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:: Article nr. 51769 sent on 05-nov-2009 04:50 ECT
Iraq Solidarity UK: Not ALL War Wounds are Visible!
Iraq Solidarity Campaign UK
An Iraq child cries during a funeral for his family in eastern Baghdad, Iraq, Friday, Oct. 12, 2007. Photo: AP/Hadi Mizban
Feb 13, 2009
Iraq Solidarity UK
As a result of conflict within the Middle East, the people of both Iraq and Palestine are living with the psychological wounds of war, which bare no visible scars and cannot be seen by either aid workers or the international media. These wounds are the direct results of conflict, where in Iraq alone, there are over five million traumatized child orphans as a result of the 2003 invasion and over four million displaced Iraqi citizens, with over 2.5 million of the displaced being children under the age of 12. Children surveyed inside of Iraq have showed that 92% have learning disabilities relating to the Post Traumatic Stress of war.
In the Gaza Strip, it is estimated that the population is around 1.4 million inhabitants, with over half of that number consisting of children and young people. Due to the recent incursions by the Israeli military, mental health workers in the region have called for greater acts of solidarity to assist them in dealing with the fear, displacement and economic hardships which are effecting the people of Gaza. As a result of the constant fighting, the mental health services have become over-stretched in dealing with the growing needs of their patients and each incursion has also resulted with mental health patients being unable to obtain either medication or support services.
The over all effects of War Induced Post Traumatic Stress Disorder has not yet been made visible for the world to see, but the scars are beginning to show themselves across areas of conflict, with War Induced PTSD expressing itself through acts of behaviour such as domestic violence, drug and substance abuse, self-harming and suicide. It is also showing itself through severe learning disabilities, anxiety, sleeplessness, nightmares and eating disorders. We believe that it is time for the world to wake up and begin taking a pro-active approach to combating PTSD and to show both trauma workers and indeed their patients that they are not alone and with a helping hand, demonstrate that our solidarity is with them.
The War Against Trauma!
Throughout 2009, the Iraq Solidarity Campaign UK is teaming up with several partner organisations to mobilise support across the United Kingdom in the war against trauma. It is our belief that whilst Post Traumatic Stress disorder (PTSD) maybe viewed by some as being "a marginal issue", that within the growing internationalised community, coupled with the recent role of the armed forces within the Middle East, that without a proper understanding and continued support for essential Trauma services, if left untreated PTSD could possibly become a global bush fire, with potentially devastating consequences for ourselves and future generations.
The purpose of the campaign is to highlight the issue of PTSD among the general public and engage with them in building bridges of solidarity with those involved in the front line of supporting people effected by PTSD. Our plan is to organise a series of informative meetings, fundraising benefits, lobbies and other events, which are going to be aimed at developing peopleĺs understanding of PTSD but will also provide people with the opportunity to participate on behalf of organisations who are involved with assisting those most directly affected.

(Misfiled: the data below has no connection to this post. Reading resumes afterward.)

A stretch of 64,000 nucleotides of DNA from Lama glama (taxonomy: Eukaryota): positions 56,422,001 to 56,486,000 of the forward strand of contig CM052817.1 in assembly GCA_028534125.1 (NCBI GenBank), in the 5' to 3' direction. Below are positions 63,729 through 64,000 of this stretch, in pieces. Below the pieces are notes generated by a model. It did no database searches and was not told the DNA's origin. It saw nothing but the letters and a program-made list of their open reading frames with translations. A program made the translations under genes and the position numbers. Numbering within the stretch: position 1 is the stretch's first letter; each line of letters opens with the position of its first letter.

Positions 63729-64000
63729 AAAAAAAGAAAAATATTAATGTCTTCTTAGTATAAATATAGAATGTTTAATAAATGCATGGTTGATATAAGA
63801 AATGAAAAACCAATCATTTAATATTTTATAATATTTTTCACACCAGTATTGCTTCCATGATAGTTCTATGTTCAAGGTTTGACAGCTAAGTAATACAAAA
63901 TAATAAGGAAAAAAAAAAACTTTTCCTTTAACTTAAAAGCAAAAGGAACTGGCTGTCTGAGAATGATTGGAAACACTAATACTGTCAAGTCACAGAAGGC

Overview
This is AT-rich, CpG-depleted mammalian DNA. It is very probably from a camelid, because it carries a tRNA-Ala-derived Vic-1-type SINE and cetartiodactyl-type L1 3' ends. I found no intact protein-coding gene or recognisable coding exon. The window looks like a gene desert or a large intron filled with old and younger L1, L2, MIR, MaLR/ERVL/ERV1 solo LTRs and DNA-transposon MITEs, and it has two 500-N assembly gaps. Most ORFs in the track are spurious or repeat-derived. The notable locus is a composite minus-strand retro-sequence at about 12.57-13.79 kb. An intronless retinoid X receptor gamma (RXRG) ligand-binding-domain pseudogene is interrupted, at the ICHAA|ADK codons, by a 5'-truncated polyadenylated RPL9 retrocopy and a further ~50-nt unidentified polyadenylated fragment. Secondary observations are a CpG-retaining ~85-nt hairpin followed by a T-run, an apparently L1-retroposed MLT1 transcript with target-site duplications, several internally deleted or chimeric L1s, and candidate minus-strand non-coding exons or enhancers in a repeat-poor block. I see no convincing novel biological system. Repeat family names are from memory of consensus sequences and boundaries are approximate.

After much discussion, the campaign has agreed to adopt three organisations from Iraq, Palestine and Great Britain, who each have a proven track record of providing a life line of support for those whose lives are being effected by Post Traumatic Stress Disorder.
The health care services of the Iraqi Red Crescent work to support the provision of essential health services and alleviate the suffering of those people afflicted by health problems or injured by violence. Iraqi Red Crescent branches train volunteers in community based first aid and psychological support in order to enable them to provide emergency assistance to Internally Displaced People and vulnerable local communities across Iraq.
In direct alignment with Al-Awda - the Palestinian Right to Return Coalition, the Gaza Community Mental Health Hospital has a proven track record of assisting those within the Palestinian community, whose physical and emotional welfare has suffered as a direct result of displacement, war induced poverty, torture, bereavement and disability.
For over 80 years, Combat Stress is the Ex-Services Mental Welfare Society and has been the only services charity which is specialising in helping those of all ranks from the Armed Forces and the Merchant Navy who are suffering from psychological disabilities as a result of their service. Combat Stress has provided some 75,000 veterans of the two World Wars and the many conflicts since with a unique lifeline and currently, takes about 700 veterans onto its books each year, the youngest being in their early twenties and the oldest in their nineties.
For the Iraq Solidarity Campaign, we are calling upon the bravery of people to help us take the first steps in confronting the unseen wounds of war, which are being left on the minds of our societies. To find out what is going on, to get involved and for more information please contact the Iraq Solidarity Campaign on Iraq_campaign@yahoo.co.uk or by phone on 0788 084 0562.
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